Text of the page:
by Kisha Montgomery
[dropcap]I[/dropcap] am watching him sleep in the corner. He is slumped over a book in the children’s section and you cannot see his face under the series of greased curls that extend to his shoulder.
His hands are spread flat on the book and the dirt under his nails give the impression that he has dug his way through life. He is breathing heavy — asleep, hunched over the book like a guardian, a keeper of a sacred text — a keeper of the book.
The management employees don’t ask him to leave. I feel the humanity in their decision to let him be, even though customers are looking at him warily. They pass through the section, giving him a wide berth or skipping the section completely when they see him.
He snores deeply, and wakes himself up into a frenzied scan around the room. He is a cornered cat, ready to defend his right to be there. The wild look in his eyes says it all: “I am reading! My book is open! No one can say that I am not reading!”
He is looking to see who is looking at him, because he knows his right to rest, to warmth, to shelter, is tentative.
He knows that a frown or a raised eyebrow by a customer can translate to a loose tongue, a whispered complaint. “I mean I feel sorry for the guy, but” the loose tongue speaks and eyes wax compassion, but it is the unspoken that is the loudest. “I feel sorry for the guy, but … (unspoken) he is compromising my privilege to not be bothered by what is ‘out there.’”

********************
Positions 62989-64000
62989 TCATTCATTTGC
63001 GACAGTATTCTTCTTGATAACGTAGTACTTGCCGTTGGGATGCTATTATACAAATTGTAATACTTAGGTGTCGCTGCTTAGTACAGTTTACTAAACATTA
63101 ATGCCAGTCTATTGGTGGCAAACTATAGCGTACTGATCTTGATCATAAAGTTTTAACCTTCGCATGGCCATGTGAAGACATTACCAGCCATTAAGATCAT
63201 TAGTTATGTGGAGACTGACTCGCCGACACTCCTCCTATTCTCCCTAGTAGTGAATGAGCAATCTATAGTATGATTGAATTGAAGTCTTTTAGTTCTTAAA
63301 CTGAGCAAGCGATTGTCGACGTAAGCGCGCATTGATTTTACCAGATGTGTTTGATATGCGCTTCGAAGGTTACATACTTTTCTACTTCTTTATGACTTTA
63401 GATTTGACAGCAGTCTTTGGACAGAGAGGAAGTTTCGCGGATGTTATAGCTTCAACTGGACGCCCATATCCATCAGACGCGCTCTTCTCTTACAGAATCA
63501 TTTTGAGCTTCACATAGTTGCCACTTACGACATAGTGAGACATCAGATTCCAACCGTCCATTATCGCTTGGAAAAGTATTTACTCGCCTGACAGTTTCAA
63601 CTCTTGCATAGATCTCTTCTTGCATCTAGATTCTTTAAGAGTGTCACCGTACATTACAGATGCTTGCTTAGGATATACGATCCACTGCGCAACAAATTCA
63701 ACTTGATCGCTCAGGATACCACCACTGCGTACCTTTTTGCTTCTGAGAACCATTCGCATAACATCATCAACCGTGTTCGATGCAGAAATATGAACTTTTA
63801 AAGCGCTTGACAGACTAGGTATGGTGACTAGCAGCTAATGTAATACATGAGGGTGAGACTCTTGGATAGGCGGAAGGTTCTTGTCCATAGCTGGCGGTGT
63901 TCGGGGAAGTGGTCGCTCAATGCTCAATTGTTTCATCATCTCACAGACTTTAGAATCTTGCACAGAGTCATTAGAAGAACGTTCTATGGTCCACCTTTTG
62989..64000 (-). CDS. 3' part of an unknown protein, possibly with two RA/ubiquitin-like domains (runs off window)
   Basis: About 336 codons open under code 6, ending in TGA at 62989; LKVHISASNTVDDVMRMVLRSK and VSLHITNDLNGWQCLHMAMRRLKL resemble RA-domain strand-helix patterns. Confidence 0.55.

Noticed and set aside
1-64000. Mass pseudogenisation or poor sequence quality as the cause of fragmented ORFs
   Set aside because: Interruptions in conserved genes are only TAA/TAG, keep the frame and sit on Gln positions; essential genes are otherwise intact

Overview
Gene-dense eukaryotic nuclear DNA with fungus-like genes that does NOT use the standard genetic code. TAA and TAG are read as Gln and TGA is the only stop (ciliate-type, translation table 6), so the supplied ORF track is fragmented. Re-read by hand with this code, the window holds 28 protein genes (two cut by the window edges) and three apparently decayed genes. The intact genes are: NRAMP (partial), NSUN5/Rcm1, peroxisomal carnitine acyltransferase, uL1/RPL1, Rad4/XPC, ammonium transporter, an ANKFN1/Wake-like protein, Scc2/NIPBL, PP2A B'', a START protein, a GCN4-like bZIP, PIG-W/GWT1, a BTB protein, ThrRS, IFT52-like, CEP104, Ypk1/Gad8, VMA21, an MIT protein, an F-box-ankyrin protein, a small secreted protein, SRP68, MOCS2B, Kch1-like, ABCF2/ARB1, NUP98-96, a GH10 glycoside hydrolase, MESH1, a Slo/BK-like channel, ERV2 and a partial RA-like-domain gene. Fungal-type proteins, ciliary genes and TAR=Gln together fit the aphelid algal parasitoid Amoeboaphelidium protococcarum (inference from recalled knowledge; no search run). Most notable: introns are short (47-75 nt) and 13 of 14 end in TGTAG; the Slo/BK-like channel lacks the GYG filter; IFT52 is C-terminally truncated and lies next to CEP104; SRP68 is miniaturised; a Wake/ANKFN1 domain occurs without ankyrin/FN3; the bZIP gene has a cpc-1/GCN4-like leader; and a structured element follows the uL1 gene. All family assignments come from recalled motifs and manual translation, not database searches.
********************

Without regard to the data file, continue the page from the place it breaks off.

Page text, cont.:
He finds sanctuary in the written word, praying it can hold him, until it can’t. He knows that too many frowns or raised eyebrows will translate to a small tug of his jacket, a kind or maybe not-so-kind tap on the shoulder and small words with large repercussions: “Sorry, but you have to go,” or “Alright buddy.”
But for now it has not happened. He can escape from reality in the written word — just like everybody else.
He slowly nods forward, snorts awake, twists his head in hypervigilance, turns a page in the book, flattens his hands and falls asleep again. Is he the keeper of the book or is the book a keeper of him? It doesn’t matter.
He is buying time, even though he is unable to buy the book.